All, I am still in the process of writing what is looking more like a manuscript. sorting, sifting, eliminating repetition, completing connections, and so on. Part of it comes to restoring a mutualist economics discourse. A number of meta issues entwine the fictions of neo-classical economics with much the same sort of effect as the social physics of of Comte/Durkheim and socialization by conformity. Re-Imagining Economics requires defining socialization to capacity/conditioning in distinction from socialization based upon conforming.
"Financial Predators v. Labor, Industry and Democracy" Michael Hudson UMKC, @ Sankt Georgen Univ., Frankfurt, Jun. 22, 2012
August 2, 2012
Europe's sovereign debt crisis in historical perspective
Sankt Georgen University, Frankfurt, June 22, 2012
Readers, I needed an article from a labor point of view to acknowledge Labor Day, and this the best one I could find. Maybe I'll find another. This is a bit too blue on blue in a patriotic sort of way, minus much in the way of empowerment. Regarding the deference to the mysteries of the rising rage, it is too understated by my tastes. The process has been in motion for more than 30 years.
"The Limits of Minsky's Financial Instability Hypothesis as an Explanation of the Crisis Thomas I. Palley
Readers, this is the first in the exchange of articles relative areas of convergence and divergence between and structural Keynesians, notably Hyman Minsky, and contemporary Marxists. In my opinion this is a relatively significant effort and actually quite rare among various partisan economic paradigms. Both paradigms are roughly described as institutional-centric economic models, hence "institutional" economics. I have placed my commentary at the end of this article, to in effect chime in on the exchange. Tadit Anderson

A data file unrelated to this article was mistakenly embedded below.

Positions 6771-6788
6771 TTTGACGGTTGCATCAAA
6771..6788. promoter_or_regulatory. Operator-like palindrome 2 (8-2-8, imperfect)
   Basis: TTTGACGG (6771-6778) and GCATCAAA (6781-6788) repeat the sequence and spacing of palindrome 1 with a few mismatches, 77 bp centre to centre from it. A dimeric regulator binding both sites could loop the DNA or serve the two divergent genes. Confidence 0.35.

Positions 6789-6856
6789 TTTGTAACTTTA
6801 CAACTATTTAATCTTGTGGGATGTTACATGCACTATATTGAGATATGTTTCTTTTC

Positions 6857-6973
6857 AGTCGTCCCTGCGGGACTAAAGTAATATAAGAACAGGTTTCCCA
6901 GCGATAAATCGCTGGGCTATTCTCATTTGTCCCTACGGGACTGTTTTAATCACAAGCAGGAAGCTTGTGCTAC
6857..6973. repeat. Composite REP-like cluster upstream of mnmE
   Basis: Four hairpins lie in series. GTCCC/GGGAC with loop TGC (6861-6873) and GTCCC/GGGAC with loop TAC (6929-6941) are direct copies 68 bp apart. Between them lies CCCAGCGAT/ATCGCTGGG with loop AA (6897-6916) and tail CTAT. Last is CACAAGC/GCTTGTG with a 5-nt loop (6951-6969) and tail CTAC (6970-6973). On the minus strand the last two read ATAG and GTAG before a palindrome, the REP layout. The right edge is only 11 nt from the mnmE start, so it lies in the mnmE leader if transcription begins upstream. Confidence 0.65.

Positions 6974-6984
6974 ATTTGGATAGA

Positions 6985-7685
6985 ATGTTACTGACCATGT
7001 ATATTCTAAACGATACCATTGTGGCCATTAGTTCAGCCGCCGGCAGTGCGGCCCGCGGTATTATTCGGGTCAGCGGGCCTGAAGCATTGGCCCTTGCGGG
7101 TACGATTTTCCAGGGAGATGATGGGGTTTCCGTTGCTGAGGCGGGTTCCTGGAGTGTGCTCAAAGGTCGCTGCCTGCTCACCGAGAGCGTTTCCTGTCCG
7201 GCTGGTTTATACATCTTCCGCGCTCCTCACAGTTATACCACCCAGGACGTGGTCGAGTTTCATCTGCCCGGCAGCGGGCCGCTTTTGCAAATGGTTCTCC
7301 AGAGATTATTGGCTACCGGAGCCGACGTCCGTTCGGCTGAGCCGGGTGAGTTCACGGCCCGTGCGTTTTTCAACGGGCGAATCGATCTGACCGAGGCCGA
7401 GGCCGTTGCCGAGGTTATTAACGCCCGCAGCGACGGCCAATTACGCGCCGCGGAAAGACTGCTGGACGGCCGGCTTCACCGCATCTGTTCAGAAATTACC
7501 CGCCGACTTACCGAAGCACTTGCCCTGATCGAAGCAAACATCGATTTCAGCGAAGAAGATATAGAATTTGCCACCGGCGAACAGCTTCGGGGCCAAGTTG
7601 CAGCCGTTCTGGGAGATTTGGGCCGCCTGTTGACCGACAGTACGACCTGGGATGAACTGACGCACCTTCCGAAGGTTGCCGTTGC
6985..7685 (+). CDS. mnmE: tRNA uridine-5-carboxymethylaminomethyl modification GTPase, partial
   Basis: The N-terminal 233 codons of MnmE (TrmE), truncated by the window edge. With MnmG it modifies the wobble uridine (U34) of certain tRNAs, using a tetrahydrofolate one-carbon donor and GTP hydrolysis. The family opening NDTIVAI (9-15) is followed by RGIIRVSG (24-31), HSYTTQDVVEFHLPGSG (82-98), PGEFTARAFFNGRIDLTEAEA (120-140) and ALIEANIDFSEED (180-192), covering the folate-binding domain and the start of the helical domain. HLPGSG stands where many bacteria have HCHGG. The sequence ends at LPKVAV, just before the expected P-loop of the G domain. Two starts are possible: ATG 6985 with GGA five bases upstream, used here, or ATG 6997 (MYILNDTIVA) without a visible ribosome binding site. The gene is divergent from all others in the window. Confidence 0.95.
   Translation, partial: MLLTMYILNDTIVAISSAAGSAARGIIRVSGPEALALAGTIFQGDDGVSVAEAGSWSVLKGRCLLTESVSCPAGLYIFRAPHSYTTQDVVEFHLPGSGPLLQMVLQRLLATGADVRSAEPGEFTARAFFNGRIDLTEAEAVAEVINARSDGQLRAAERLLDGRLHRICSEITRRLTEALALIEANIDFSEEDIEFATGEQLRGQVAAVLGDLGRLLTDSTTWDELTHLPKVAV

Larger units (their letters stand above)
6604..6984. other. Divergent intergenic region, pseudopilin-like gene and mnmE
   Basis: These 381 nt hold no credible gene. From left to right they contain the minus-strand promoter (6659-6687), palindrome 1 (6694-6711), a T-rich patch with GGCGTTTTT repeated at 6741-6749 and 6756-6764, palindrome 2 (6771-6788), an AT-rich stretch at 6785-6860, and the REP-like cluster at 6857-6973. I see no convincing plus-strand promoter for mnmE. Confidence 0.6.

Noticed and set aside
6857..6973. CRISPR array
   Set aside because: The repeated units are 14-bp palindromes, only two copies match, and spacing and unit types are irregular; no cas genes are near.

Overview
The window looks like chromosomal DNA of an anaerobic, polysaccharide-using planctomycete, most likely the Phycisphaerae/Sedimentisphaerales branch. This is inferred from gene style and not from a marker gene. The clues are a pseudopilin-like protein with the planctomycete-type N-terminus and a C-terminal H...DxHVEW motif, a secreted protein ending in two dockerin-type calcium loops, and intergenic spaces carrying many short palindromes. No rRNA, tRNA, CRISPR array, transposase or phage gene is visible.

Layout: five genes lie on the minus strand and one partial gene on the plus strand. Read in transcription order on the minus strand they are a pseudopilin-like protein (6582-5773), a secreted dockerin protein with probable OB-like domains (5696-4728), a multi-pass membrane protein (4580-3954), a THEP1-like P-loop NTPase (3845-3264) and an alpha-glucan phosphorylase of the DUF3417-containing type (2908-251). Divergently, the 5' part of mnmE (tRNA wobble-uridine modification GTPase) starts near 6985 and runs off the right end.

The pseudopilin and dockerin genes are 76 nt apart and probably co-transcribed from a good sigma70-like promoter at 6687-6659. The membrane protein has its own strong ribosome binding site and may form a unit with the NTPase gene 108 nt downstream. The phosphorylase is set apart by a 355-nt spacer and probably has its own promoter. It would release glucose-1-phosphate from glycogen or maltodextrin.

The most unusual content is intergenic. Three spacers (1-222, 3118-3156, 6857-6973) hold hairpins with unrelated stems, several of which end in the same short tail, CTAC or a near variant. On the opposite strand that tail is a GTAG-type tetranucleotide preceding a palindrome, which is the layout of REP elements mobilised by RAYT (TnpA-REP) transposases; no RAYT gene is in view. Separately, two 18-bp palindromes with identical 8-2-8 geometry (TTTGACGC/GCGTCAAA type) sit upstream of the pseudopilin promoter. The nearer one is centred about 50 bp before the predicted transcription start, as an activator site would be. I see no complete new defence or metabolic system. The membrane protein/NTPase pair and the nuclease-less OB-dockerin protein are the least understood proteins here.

"Listen Keynesians, It's the System! Response to Palley" By John Bellamy Foster and Robert W. McChesney, the Monthly Review
Readers, this is the second of two articles as installments in a dialogue between the structural Keynesians and contemporary Marxists relative to their convergence and divergence. I have placed my commentary on the exchange at the end of the Palley article above in these postings. Tadit Anderson
In his column in yesterday's NYT, Professor Paul Krugman rose to the defense of Paul Samuelson. He argued that Michael Hudson's piece, originally published in 1970, not only misunderstood Samuelson's theories but also wrongly asserted that he was not deserving of a Nobel. Krugman's main argument was that Samuelson's version of "Keynesian" economics offered a solution to depressions that pre-existing "institutionalist" theory did not have:
In the Eye of the Storm: Updating the Economics of Global Turbulence an Introduction to Robert Brenner
In the Eye of the Storm: Updating the Economics of Global Turbulence, an Introduction to Robert Brenner's Update
by R. Taggart Murphy
Los Angeles Times http://www.latimes.com/business/la-fi-breakup24-2009nov24,0,2069502.story
In the U.S. and abroad, support grows for giving regulators the
authority to preemptively dismantle giant financial institutions
whose collapse could cripple the economy.
And here's Jamie .....as the soon to be new Wall Street cheerleader
Jamie Dimon, chief executive of JP Morgan Chase, recently said
in an opinion piece that "capping the size of American banks won't
eliminate the needs of big businesses," he said. "It will force them
Readers: Although this is a positive bit of news for the US's retail economy, it leaves some important questions unanswered. One being why has the US Treasury Department been entirely MIA in this process, when the importance of CIT to the non-Wall Street part of the US economy is enormous? The fate of CIT is possibly much more important generally than the survival big five on Wall Street. Another might be how is letting CIT pass into bankruptcy acceptable when the wholesale rescue of AIG from collapse was not acceptable?